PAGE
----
Back in the good old days, if you wanted to try a new restaurant or needed the name of a reliable electrician, you asked your friends for a recommendation. That basic information gathering technique still applies but now it’s being done online and the universe of “friends” willing to share their opinions has expanded exponentially.
Online review sites, essentially crowdsourcing platforms for consumer comments and recommendations, are among the largest and most active on the web. People view the comments on sites like Angie’s List and Urban Spoon as just as reliable and trustworthy as those made by friends and family.
There are specialized sites devoted to rating home improvement contractors, dentists, babysitters, private schools, dog walkers, car repair shops, etc. Trip Advisor and Yelp, the two largest travel review sites, are especially relevant to those of us offering local tours, working at historic sites and attractions, visitors’ bureaus, and in small museums.
Perhaps you’ve used Trip Advisor or Yelp when planning a trip. If not, visit them and take a look around. You may be surprised at what you find. Trip Advisor, for example, contains more than 225 million reviews covering 150,000 destinations. And the comments are not limited to hotels and restaurants. The site includes candid reviews of more than half a million attractions.
People search review sites for local knowledge. They are looking for the inside scoop. Trip Advisor and Yelp help them find small businesses and attractions they would have missed in the past. That’s the up side. The down side is negative reviews and comments can drive potential visitors away.
So what do you do? How do you manage this?
The first step is to claim and fill out your business profiles on Trip Advisor and Yelp. The process is similar on both and will only take 5 – 10 minutes. Even if you’re a nonprofit, you’re a business for purposes of these two review sites.
Make sure the phone number, address, opening hours and other information in your profile is complete and correct. Add your email address and a link to your website. Post the best photos you’ve got as well as a short, appealing description of your site, tour, destination or attraction.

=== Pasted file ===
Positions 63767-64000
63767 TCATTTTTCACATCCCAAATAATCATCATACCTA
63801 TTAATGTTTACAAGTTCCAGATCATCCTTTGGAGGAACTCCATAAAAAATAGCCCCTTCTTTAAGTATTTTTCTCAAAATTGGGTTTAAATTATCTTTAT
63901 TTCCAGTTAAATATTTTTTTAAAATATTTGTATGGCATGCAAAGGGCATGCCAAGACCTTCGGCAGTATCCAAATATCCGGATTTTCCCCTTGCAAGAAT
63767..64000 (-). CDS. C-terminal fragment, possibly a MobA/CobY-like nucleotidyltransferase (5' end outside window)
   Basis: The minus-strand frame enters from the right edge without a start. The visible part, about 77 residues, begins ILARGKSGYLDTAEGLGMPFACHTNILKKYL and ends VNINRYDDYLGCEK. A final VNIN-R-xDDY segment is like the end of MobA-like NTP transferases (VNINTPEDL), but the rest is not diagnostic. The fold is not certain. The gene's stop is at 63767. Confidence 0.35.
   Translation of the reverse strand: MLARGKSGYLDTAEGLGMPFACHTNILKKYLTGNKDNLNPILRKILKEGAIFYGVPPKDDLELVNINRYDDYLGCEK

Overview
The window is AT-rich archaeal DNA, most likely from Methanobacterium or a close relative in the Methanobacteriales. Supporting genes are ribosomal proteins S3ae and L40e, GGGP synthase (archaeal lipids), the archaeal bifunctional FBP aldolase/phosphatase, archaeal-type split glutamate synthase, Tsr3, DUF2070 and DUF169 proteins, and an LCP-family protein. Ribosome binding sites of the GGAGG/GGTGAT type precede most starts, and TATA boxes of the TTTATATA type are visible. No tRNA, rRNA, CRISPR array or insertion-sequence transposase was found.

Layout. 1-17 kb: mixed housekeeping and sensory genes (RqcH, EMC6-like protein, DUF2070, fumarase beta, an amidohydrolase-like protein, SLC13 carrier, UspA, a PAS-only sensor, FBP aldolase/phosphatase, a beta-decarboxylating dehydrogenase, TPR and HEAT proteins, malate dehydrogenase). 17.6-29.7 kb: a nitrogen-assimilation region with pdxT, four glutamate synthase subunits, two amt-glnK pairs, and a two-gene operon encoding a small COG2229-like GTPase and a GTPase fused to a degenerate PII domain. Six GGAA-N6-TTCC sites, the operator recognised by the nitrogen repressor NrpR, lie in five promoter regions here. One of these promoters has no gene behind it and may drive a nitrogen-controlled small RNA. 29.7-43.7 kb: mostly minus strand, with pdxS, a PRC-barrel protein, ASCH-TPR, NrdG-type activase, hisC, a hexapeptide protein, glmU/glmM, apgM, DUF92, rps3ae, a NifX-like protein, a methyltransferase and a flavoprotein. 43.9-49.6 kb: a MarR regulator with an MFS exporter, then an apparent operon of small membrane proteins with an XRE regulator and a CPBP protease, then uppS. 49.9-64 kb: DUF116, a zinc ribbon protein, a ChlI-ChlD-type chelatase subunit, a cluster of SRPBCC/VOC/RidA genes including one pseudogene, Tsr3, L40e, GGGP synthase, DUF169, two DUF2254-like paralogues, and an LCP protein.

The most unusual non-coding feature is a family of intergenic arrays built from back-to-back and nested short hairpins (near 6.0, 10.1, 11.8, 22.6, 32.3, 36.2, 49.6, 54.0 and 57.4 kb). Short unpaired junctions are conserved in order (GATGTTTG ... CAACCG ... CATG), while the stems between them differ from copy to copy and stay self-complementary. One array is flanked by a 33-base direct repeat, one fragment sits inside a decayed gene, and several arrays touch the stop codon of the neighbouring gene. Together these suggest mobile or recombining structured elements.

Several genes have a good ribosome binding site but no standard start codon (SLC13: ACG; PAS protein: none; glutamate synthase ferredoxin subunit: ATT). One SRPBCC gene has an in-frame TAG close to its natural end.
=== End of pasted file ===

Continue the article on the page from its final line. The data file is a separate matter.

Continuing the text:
Once the profiles are cleaned up it’s time to deal with the reviews.
If you have positive, or mostly positive, reviews, congratulations. That means your customers think you’re doing a good job. Even if all your reviews are positive, it’s important that you respond. You don’t have to write a novel. Say thank you. Tell the reviewer you appreciate the fact that they visited and invite them back.
How about the negative reviews? You need to acknowledge those folks too. Thank them for coming to your attraction and for taking the time to comment. Apologize for whatever went wrong. Don’t get your back up and do not argue.
Some people are nutcases. But everyone who makes a negative comment about your attraction or tour is not crazy. Consider what they’ve said. They may have a legitimate complaint. Maybe it’s time for a certain staff person to hit the dusty trail. Or maybe there are things you can improve in terms of how people access your building.
An interesting aspect of review sites is commenters are allowed to change their reviews. Let’s say someone nukes your attraction. If you apologize and address the problem, the commenter may modify the negative review or delete it entirely. Believe it or not, this happens all the time.
What if you don’t have any reviews? People may not know you want comments. Ask for them. Say something like, “If you enjoyed the tour, could you give us a review on Trip Advisor? We’d really appreciate it and it helps other folks find us.”
Both Trip Advisor and Yelp have free widgets that add small versions of their logos to your website, another way to let people know you’d like reviews. If you have a fully functional website that you can update yourself as we recommend here (we’ll never stop beating this drum), adding the widgets takes zero thought and less than two minutes. Really.
You need to keep an eye on your comments. For most of us that won’t take more than a few minutes a week. It’s important to respond to reviews promptly. Pay attention to what people are saying and if there’s something you need to fix, do it.
When you have a little spare time, spend an hour or so scanning other business’s profiles and reading their reviews. Look for those who are getting lots of negative comments and see how they respond. This can be quite illuminating. So can reading the reviews of your competition.
Special thanks to Betsy A. Decillis of BAD Consulting, LLC whose excellent presentation on this very subject inspired this post.